picking up a head of steam

Posted under: Digital Natives 7th of December, 2012

When you hear the tales of book chains filing for bankruptcy, due to the increasing amount of eBook readers, it’s not unreasonable to predict the digitizing of much of our consumer products. Even if you’re not much of an electronic book reader, there’s no denying the massive amounts of savings and the convenience that accompanies the choice of online purchasing whether you’re into books, fashion, or gaming. I’d like to focus specifically on gaming.

Steam is a game client, released by the Valve Corporation in 2003, and is a platform for game purchasing, launching, multiplayer, and community networking. Similar to consoles such as Xbox 360s or PS3s, you create an account on Steam and can be linked to a huge amount of people interested in the same games as you. Steam also makes us of cloud networks, saving games in external sources so that if you have a Steam client on multiple computers, you can pick up on the same game right where you left off. But this isn’t Steam’s main selling point. Oh no, the reason there are over 54 million active users is due to the incredible savings Steam offers you.

Steam is only available on Mac and PC, and therefore only sells games available to those platforms. However, this certainly doesn’t limit Steam, as over 1800 games are available through it. Steam acts as a medium between consumers and developers, allowing indie game creators to have their creations distributed worldwide, as well as providing easy-access to games from your own computer. Not only are you allowed the ability to find new products from the comfort of your home, but the prices are undeniable cheaper than anything at a local game shop. Particularly as an Australian, it’s incredible value for money as the prices on Steam are the same as US retailers. This isn’t even inclusive of the massive sales they go through; games that are $70 reduced to $15 for only a few days. Summer sales, Christmas sales, Thanksgiving sales, weekend sales: Steam is practically famous based on sales alone. But it’s not content with just dominating the sale of PC games, oh no, Steam is slowly venturing out into console territory.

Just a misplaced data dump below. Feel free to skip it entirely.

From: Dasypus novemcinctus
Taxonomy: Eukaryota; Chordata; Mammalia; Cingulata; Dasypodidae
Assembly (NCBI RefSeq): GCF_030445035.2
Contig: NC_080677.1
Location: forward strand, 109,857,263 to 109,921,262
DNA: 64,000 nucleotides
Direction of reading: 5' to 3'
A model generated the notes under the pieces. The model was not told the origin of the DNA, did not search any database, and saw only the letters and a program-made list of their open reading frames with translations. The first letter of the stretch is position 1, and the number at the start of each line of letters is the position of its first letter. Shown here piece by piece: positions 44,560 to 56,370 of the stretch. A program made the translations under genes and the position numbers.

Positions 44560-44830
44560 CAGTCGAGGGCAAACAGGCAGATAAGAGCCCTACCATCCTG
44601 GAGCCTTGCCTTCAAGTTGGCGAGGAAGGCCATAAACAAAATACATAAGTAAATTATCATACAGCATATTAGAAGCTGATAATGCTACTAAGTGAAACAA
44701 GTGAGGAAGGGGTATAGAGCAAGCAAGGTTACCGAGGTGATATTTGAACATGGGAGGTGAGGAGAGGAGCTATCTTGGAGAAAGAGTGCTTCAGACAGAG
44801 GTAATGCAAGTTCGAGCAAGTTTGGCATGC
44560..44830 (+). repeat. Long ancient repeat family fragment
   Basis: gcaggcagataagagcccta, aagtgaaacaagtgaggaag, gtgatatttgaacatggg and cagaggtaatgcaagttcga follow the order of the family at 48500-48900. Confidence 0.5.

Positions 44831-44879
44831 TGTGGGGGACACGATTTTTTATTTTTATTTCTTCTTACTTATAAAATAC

With the release of Steam’s “Big Picture” mode this month, Steam has given players the ability to play console games using Steam technology. Let me try and break this down. Steam offers games on the PC. You can connect your PC to your TV, then start Big Picture. Using a controller, you can then access all of the games in your Steam library (games purchased on Steam) as if you were putting a game disc into a console. I’m not sure I’m going to be able to communicate how incredible this is, but Steam is basically giving you the ability to play console games without the $300 price tag associated with buying a current-generation console (Wii, Xbox 360, Playstation 3, take your pick). They are practically eliminating the need to purchase a console at all. The only thing that Steam hasn’t tried yet is motion-sensing technology or the use of a camera, like with Xbox 360’s Kinect. It remains true that Steam hasn’t made all games controller-enabled, but they’re slowly but surely doing so.

Generally I’d be afraid of a corporation having an entire monopoly on the gaming industry, but Steam is, so far, executing it all brilliantly. Not only are they making things easier for PC users such as myself, but they’re giving console players an affordable and easier option, as well as a wider community of fellow gamers. I don’t think I’d mind if game stores disappeared completely, and all games were purchased online. We’ve got the technology, and we’re getting the same thing for less money. What’s to lose?

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